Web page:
There is a small group of Christians who take the Bible literally and interpret a passage from the very last chapter of Mark (16:17-18) that reads: “And these signs shall follow them that believe; In my name shall they cast out devils; they shall speak with new tongues; They shall take up serpents; and if they drink any deadly thing, it shall not hurt them; they shall lay hands on the sick, and they shall recover” as a test of faith and handled deadly snakes to show that they are indeed true believers.
The story of a West Virginia Pentecostal pastor Mack Wolford who took the Bible literally and died as a result of a rattlesnake bite is a tragic consequence of such delusions. Wolford had also apparently taken some strychnine during the same service in which he was bitten.
What makes this story even more incredible is that Wolford had seen his religious snake handling father die of a rattlesnake bite at age 39 when he was just 15 but that had not deterred him from enthusiastically taking up the practice himself. He had been bitten several times before and survived.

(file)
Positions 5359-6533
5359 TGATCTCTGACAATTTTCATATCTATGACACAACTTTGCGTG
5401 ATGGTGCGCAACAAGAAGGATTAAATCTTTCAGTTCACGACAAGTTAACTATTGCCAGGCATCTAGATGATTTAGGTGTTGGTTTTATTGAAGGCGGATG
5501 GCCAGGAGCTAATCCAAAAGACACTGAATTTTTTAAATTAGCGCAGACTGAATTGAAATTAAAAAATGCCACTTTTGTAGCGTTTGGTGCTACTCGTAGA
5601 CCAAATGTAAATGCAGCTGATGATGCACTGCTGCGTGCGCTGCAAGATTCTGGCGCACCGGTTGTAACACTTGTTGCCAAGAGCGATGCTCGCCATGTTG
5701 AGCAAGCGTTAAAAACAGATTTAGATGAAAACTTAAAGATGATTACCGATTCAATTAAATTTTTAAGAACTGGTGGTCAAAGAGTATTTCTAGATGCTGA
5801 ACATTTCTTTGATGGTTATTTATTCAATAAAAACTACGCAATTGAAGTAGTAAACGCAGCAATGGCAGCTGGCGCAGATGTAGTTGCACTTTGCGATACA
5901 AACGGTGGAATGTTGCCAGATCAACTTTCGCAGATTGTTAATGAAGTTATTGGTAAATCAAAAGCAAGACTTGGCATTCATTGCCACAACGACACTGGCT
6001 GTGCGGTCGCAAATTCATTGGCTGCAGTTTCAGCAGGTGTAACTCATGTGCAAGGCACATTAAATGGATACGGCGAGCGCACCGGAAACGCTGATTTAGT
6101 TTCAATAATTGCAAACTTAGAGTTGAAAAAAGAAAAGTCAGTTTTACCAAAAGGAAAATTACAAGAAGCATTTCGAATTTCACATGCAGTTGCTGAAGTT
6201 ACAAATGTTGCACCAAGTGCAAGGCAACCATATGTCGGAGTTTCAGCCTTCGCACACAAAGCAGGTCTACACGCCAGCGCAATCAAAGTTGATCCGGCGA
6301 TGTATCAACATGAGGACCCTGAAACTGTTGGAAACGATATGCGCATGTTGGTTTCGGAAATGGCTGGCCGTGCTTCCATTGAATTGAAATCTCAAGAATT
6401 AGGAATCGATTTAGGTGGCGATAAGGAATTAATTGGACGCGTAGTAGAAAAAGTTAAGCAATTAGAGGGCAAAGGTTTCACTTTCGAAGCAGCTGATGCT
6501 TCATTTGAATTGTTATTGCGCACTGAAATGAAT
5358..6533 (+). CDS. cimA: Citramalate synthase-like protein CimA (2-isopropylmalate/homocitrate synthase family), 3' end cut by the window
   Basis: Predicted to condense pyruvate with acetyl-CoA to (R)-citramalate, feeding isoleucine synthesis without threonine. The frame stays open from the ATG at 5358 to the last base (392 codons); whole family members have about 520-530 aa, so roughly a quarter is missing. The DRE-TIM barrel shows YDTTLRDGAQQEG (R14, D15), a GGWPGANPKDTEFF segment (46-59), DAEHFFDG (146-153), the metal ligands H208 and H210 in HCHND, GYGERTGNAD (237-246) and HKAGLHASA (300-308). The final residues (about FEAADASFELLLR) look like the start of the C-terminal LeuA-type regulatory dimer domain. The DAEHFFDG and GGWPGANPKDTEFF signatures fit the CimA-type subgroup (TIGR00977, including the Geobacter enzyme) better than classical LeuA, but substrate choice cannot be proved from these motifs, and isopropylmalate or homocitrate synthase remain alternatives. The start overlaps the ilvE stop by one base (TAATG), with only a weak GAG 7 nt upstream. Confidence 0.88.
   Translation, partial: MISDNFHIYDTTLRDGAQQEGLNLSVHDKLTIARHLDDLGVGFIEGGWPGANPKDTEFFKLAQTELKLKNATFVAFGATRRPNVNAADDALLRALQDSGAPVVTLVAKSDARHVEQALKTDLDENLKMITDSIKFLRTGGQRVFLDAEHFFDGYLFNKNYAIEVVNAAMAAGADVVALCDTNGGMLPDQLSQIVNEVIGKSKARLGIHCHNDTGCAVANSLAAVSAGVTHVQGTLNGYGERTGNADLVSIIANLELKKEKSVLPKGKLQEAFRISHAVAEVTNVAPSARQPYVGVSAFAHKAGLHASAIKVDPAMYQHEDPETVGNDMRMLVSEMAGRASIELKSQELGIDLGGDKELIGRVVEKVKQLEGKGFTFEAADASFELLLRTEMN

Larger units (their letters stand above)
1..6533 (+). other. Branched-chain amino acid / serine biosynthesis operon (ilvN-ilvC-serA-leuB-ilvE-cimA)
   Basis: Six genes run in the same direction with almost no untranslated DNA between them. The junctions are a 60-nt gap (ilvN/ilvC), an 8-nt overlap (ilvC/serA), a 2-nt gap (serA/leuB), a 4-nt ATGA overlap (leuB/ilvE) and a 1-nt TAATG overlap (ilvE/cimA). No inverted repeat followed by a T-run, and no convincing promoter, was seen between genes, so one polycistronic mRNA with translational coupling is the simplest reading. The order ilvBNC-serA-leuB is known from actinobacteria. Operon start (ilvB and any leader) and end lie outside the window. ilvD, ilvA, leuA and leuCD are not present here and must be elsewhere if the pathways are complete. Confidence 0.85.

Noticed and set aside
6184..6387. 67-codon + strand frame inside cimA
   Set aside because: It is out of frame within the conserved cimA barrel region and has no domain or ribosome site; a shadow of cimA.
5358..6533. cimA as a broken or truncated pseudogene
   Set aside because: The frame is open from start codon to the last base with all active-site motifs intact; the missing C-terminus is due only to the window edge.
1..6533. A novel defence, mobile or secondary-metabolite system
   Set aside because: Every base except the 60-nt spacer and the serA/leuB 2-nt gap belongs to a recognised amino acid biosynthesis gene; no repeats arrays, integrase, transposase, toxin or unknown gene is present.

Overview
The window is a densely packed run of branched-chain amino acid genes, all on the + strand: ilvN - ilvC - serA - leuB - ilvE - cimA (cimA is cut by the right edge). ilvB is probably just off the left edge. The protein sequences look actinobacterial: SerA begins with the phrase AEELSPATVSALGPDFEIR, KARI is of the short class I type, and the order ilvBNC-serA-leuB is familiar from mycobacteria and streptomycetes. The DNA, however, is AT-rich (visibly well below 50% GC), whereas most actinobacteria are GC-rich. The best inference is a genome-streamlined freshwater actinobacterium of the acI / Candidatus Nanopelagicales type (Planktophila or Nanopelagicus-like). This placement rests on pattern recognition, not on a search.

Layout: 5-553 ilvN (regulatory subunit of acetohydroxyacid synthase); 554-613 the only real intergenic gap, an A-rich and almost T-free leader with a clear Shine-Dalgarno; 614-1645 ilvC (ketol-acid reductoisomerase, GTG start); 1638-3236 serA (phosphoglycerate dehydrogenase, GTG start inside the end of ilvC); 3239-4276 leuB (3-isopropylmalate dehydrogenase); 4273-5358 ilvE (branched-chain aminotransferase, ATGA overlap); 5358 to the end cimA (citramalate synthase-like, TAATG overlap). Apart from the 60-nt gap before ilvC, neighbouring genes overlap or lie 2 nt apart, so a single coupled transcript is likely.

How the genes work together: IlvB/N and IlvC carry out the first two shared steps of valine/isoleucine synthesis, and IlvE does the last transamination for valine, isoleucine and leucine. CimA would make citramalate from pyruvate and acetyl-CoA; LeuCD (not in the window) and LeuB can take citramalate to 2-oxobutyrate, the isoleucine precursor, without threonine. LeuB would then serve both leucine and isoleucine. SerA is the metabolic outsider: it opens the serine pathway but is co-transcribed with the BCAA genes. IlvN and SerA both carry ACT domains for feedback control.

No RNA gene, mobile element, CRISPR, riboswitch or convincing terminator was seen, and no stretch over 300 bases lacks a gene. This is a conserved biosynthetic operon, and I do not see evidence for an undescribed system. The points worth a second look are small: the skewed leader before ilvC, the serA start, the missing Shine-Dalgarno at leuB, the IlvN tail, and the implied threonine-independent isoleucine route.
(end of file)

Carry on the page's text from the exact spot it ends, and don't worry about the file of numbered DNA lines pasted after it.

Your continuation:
A reporter/photographer who had been observing Wolford for some time as part of making a documentary and had become friends with him missed the part of the service where he was bitten but observed his death throes and has some photos of his last moments along with some agonized reflections on whether she should have done anything differently. She writes:
As photojournalists, we have a unique responsibility to record history and share stories in as unbiased and unobtrusive a way as possible. But when someone is hurt and suffering, we have to balance our instincts as professionals with basic human decency and care.
In my mind, Mack’s situation was different from that of a starving child or a civilian wounded in war. He was a competent adult who decided to stand by what he understood to be the word of God, no matter the consequences. And so I’ve started to come to peace with the fact that everyone in the crowded trailer, including myself, let Mack die as a man true to his faith.
Here we see the damage caused by the ‘respect for religion’ trope. In any other context, what the reporter observed would have been interpreted by her as reckless behavior that had gone seriously wrong and she would have immediately called for emergency medical assistance. But because Wolford was doing it to show he was “true to his faith," people not only did not try to discourage him from doing an obviously foolhardy thing, everyone just froze in their tracks and let events play out even when it was obvious that he was in mortal danger. It should be noted that Wolford himself, perhaps realizing that he was not immune to snake venom after all, eventually asked for medical help to be called but it was too late.